Cheers,
Tony
St. Kilda  Victoria
IMRG: 20380071
Current Ride: 2020 Dark Horse Challenger 
Previous Ride: 2015 Roadmaster
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V-Twin
Baross wrote:
...the challenge posed by Victory was taken seriously by HD. They had to lift their game with the Rushmore models etc..
I’m just splitting hair here but I believe the Harley-Davidson Rushmore project was announced at the end of 2013 and came out in 2014.  I think the Rushmore project was in response to Indian brand resurrection.  In the last decade or so, Victory really didn’t threaten Harley bike sales... not like the Indians anyway.

I think the competition between Indian and Harley is great for all American motorcycle lovers.  

Harley was running 103ci engines when Indian was resurrected.  Their CVO was running 110ci.  So what did Indian do, launch the Thunder Stroke 111ci. 😆  MoCo took notice of the 2014 Indian Chieftain with features like the superior mono-shock frame and the adjustable windshield.  Chieftain offered remote lockable handbags and tyre pressure monitoring system (TPMS) - these features are only available on HD’s $50K CVO models.  This is why I believe Harley launched the Rushmore bikes, which was a whole lot of small refinements but collectively was a big leap - one touch unlocking saddlebags so the rider can pop stuff in while stopped at the lights... now who else offers that sort of handbags??? (You can tell Harley didn’t have a real competition for several decades).

Harley wasn’t going to cop it sweet.  They worked hard and launched the 107 Milwaukee Eight engines in the model year (MY) 2017 (Milwaukee Eight 114ci was for the CVO range only).  By design, it is a superior engine to our Thunder Stroke 111.  The funny part about this is that, Polaris had the know-how to build a more sophisticated engines like the quad valve engines (ie. Victory Freedom engines) but the Indians were ‘dumb down’ to gain acceptance amongst the Harley crowd who were use to Twin Cam engines (remember how Hoggies thought the water cooled engines were ‘not a real Harley’?). 😆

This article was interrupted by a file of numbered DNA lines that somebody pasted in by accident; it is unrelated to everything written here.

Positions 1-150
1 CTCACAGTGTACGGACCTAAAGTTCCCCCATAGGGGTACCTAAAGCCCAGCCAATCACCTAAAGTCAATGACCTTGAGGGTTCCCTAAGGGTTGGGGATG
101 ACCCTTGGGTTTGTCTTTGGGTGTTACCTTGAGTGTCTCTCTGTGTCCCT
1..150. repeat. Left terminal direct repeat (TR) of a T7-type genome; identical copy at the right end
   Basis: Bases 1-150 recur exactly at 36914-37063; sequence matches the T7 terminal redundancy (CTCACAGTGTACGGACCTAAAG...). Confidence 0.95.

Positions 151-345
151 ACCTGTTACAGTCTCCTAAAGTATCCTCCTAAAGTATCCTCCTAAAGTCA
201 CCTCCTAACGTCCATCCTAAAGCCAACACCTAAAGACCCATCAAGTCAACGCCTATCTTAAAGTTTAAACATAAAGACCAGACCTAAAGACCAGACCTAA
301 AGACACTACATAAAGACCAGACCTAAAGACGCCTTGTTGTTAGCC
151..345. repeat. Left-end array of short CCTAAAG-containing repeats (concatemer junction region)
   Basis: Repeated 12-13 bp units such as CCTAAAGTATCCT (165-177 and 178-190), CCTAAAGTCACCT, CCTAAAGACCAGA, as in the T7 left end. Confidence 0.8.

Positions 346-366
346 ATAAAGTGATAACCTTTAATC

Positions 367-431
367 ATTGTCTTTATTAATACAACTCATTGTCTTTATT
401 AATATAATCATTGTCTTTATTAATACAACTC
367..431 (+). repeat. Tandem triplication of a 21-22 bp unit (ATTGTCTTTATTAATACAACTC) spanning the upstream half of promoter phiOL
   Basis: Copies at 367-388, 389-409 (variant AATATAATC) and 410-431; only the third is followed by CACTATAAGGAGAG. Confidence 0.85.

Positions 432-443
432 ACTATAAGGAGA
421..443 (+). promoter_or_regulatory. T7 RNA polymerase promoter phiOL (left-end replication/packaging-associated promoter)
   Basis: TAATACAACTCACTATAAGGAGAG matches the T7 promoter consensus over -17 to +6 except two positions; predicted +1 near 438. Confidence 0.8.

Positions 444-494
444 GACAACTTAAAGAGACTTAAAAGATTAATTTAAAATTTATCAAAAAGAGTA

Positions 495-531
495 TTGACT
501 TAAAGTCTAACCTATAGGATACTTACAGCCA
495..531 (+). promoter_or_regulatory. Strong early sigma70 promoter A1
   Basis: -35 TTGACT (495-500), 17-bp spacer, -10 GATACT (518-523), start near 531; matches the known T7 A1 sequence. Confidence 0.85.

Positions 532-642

For the MY 2018, Harley launched a brand new mono-shock frames on their Softail range. 👍😀 At the same time, they overhauled the bike's styling.  LED lights were added, all around from the factory.  Harley started fitting the 114ci engines to their regular models and introduced the 117ci for the CVO.  Harley dealers were ordering 90% 114ci engines and 10% 107ci engines in their Softail orders (so the 107ci engines were more-or-less superseded in 1 year).  Why did CVO increased the capacity only a year after the launch?  Indian announced the 116ci big bore kit in late 2017.  Harley is famous for launching big bore kits and a few years later, turn them into the factory engine.  So it was a clear message for Harley that Indian will one day ride the 116ci across the board. 👍😎

For the MY 2019, Harley upgraded the GPS and offered 114ci in their touring bikes.  In response, Indian launched the redesigned, mid-model face lifted, Street Glide-like Chieftain.

The ‘fight’ is on!  Many are speculating that Harley will update their touring line of motorcycles (Street Glide, Road Glide and the Road King) with a new mono-shock frame like their Softail range.  No point fitting the existing (old) fairings on a new frame.  So, that would be a perfect time to update the design of the aging fairings.  So, Harley is expected to release brand new touring bikes.  Only the engines and gearboxes will be carried over.